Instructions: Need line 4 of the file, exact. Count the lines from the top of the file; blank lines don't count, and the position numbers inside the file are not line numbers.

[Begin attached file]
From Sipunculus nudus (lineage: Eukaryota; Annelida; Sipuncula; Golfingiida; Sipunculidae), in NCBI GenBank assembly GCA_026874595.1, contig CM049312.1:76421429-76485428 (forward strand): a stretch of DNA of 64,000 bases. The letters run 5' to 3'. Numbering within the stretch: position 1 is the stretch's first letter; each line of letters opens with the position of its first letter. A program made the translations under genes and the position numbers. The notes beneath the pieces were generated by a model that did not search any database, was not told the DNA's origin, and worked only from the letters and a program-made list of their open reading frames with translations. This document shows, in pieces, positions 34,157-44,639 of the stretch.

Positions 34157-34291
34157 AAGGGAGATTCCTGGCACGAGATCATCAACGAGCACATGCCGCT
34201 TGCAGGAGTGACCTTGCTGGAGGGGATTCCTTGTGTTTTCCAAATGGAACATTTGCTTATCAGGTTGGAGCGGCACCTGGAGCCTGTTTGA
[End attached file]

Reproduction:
34201 TGCAGGAGTGACCTTGCTGGAGGGGATTCCTTGTGTTTTCCAAATGGAACATTTGCTTATCAGGTTGGAGCGGCACCTGGAGCCTGTTTGA